Torch of Southern rock burns bright at CBF street party

March 15, 2013 

Show me a concho belt, short brim cowboy hat, snakeskin or a rawhide headband, and I’m immediately transported back to a childhood growing up in the shadows of Southern rock. By then, some of its greatest legends had left us far too soon. But what became clear to me, even as a young ’un, is that the fans of Southern rock -- the real deal, authentic, tried and true fans -- never left their post.

In fact, they dug in their heels, held up their lighters, and didn’t just cry out “Freebird” -- they made it a game-changer.

Southern rock wasn’t a flame in the history of American music. It was a bonfire fueled by gasoline and lit up by a blackjack firecracker. Among the fuses was Ronnie Van Zant. Ronnie was a hardscrabble artist from the wrong side of a Jacksonville shanty who kicked down the door to the global mainstream as Lynyrd Skynyrd’s singer, songwriter and barefoot front man. He died before his 30th birthday in the plane crash of ’77.

Even before Ronnie’s passing, a fuse was lit with his baby brother Donnie. He formed .38 Special with Don Barnes in 1974 and followed a similar Southern rock blaze as his brother. But when the ’80s arrived and that sound began to struggle, .38 Special took it another direction.

They didn’t rebel against the mainstream, they went with it -- and took the South with them all the way to MTV. From that, hit after hit came from a band that once shared the same neighborhood with Skynyrd -- “Hold on Loosely,” “Caught up in You” and “Rockin’ Into the Night,” are still among the essential ’80s anthems.

Like many great things, the original Southern rock sound re-surfaced in early 2000 with bands like the Drive-by Truckers and their album “Southern Rock Opera,” which gave homage to Skynyrd and a shout out to their influences like .38 Special (check out “Let There Be Rock”).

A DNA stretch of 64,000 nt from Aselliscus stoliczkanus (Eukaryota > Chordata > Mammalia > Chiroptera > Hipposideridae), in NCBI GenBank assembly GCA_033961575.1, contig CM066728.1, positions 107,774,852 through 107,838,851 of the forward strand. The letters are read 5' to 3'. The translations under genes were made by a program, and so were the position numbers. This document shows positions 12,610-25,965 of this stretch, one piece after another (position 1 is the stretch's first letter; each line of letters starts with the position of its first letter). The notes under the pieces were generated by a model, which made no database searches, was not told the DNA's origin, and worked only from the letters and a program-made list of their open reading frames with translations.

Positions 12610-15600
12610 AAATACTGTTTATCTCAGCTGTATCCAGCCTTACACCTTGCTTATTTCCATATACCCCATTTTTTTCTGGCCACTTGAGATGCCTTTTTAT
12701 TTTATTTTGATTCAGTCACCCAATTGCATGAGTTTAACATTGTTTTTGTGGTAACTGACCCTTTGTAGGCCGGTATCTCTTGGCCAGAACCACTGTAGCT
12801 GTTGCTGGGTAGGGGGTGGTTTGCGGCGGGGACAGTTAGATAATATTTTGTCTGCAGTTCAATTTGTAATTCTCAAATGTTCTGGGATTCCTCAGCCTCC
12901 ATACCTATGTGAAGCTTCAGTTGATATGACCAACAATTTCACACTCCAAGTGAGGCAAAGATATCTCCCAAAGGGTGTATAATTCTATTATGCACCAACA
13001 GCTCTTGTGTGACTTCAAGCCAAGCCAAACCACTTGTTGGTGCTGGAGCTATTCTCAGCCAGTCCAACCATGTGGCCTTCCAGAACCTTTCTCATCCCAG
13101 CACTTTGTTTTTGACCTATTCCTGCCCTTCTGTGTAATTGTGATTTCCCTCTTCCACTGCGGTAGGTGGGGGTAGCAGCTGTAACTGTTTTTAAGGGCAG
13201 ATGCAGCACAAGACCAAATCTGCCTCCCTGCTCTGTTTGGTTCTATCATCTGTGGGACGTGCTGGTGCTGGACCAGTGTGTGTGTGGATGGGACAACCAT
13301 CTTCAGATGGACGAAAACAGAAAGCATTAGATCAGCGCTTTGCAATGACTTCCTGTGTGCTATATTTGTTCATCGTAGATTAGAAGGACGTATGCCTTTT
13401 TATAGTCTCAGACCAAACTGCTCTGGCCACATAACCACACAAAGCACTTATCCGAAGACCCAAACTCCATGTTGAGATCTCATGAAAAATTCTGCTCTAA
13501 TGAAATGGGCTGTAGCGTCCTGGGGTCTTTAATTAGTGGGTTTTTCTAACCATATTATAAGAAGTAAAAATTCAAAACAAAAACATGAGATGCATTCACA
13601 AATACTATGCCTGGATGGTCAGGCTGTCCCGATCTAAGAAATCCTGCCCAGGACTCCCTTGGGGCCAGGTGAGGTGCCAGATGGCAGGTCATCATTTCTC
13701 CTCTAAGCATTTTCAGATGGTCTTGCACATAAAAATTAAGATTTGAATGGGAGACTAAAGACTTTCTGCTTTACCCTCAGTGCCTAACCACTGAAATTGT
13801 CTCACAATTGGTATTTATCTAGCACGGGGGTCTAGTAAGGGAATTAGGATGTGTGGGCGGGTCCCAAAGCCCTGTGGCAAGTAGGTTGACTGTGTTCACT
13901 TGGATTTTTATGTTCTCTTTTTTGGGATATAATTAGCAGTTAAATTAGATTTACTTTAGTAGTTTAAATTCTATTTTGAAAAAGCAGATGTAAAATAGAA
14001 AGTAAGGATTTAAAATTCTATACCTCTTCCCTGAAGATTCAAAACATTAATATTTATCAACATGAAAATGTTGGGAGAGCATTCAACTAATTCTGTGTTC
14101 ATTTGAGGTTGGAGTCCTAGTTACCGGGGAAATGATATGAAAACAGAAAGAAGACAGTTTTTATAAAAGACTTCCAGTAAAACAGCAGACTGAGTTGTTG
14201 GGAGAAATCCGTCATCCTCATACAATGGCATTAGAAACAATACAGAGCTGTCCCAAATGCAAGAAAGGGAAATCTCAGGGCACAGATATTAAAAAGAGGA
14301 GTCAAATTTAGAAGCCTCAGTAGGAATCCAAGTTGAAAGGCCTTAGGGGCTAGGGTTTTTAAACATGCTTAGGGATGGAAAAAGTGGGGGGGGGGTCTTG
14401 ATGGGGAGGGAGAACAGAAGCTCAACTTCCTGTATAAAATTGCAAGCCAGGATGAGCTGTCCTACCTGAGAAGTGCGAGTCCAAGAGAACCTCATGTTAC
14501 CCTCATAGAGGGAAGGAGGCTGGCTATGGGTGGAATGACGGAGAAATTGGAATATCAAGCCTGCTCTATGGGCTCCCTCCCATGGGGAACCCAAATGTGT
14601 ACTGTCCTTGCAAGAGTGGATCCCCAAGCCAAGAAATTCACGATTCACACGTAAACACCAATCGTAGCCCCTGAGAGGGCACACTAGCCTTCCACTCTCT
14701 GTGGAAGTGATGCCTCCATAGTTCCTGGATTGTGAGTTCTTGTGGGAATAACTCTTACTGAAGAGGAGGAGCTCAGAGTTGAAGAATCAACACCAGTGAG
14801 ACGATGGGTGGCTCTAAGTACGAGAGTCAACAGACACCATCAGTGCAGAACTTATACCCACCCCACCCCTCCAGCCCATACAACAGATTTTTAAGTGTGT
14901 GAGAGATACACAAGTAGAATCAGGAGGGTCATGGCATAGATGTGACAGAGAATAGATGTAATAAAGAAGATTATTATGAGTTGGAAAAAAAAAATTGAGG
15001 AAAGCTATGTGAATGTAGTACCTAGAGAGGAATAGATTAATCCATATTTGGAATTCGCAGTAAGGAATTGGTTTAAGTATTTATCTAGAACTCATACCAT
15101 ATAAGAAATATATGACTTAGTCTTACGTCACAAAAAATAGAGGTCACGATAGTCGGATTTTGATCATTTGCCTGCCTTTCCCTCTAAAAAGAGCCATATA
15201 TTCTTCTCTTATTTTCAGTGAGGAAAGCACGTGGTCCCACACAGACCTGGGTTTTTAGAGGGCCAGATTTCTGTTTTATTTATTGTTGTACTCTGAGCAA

The torch had in fact been passed. So much so that even today, the “ones to watch” are bona fide Southern bands like the Dirty Guv’nahs, who are opening the show for .38 Special at the Cherry Blossom Festival’s Street Party on March 23.

With the Guv’nahs gaining rapid success in today’s music world, their familiar sound is called everything from alt-country to roots rock. But don’t let labels fool you. That’s the sound of music that rose up from the ashes of plane and motorcycle crashes. It came from little brothers making their big brothers before them proud. It came from the Georgia woods, the Florida swamps, the Tennessee rivers and the Alabama skies so blue.

And rightfully so, it’s come back home to Macon, where the fans never left in the first place. I’ll see you at the street party with .38 Special, the Dirty Guv’nahs, Wild Feathers and the Atlanta Funk Society.

Jessica Walden is director of communications for the College Hill Alliance and the co-owner of Rock Candy Tours, a Macon music history tour company. Contact her at 955-5997 or

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